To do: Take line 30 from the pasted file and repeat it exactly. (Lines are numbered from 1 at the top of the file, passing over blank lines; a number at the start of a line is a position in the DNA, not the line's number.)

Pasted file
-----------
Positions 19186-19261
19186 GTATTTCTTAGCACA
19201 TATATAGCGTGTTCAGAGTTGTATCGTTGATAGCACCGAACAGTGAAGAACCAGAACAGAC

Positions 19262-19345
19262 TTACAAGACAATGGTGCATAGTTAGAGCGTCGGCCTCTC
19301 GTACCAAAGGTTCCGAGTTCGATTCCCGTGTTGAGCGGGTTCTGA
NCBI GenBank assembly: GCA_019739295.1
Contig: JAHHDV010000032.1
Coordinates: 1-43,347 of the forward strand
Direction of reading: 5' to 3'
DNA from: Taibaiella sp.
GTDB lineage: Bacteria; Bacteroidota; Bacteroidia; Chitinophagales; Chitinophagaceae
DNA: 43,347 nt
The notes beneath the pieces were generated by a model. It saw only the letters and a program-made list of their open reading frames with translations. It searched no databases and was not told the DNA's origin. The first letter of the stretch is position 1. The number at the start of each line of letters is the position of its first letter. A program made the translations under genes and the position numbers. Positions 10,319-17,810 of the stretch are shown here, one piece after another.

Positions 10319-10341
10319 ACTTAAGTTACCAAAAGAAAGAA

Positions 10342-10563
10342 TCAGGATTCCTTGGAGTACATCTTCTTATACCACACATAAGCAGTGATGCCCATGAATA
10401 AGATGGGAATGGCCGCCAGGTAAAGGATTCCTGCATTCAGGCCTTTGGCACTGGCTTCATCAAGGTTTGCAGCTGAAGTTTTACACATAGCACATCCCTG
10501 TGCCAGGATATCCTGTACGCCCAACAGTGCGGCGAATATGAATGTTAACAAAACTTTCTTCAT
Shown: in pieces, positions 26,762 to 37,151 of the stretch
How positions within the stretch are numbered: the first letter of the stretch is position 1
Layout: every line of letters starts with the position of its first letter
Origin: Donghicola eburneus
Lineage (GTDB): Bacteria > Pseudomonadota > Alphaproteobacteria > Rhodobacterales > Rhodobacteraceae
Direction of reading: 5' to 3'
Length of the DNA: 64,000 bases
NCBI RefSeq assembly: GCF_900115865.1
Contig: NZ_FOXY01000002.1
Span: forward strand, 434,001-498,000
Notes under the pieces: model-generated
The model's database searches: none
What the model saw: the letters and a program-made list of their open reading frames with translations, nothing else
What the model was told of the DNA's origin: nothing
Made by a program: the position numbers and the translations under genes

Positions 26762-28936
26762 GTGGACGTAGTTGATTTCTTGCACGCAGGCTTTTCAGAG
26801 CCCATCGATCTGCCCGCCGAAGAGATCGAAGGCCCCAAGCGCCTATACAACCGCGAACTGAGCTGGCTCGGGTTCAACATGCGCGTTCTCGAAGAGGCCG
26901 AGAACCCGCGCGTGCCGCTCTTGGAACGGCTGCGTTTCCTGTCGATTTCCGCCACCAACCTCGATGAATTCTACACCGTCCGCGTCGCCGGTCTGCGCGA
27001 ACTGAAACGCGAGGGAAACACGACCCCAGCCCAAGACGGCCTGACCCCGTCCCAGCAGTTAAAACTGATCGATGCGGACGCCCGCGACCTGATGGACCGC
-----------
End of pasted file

Span: forward strand, 434,001-498,000